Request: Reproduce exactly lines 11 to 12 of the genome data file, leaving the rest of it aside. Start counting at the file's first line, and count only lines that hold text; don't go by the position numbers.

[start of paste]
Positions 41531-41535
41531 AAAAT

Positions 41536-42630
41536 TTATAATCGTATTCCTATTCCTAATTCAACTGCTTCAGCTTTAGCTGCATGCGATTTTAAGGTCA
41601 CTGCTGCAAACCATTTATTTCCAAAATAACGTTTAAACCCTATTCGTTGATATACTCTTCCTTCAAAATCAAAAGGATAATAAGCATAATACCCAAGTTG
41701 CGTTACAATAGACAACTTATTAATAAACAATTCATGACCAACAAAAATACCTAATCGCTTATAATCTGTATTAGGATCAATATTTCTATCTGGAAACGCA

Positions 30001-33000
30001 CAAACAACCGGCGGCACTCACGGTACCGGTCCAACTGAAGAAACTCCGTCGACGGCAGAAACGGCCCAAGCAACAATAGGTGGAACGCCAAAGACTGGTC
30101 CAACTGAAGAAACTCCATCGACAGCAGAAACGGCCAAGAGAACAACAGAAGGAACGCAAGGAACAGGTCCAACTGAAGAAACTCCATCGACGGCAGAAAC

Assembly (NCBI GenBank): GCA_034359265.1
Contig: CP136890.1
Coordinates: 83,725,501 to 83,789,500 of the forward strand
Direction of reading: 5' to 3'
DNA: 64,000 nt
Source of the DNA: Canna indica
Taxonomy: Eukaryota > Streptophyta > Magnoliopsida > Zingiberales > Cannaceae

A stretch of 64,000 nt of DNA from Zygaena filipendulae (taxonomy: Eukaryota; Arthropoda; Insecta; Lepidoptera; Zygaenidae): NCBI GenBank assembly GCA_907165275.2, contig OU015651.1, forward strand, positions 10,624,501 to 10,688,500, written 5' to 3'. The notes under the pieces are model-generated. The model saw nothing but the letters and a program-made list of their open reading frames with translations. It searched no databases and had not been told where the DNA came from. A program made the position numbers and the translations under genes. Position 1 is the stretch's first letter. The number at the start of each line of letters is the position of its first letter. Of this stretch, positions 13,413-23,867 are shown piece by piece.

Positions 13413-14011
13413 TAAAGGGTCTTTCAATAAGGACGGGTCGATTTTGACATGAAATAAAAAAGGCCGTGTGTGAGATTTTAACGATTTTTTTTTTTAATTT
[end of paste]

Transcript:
Contig: CP136890.1
Coordinates: 83,725,501 to 83,789,500 of the forward strand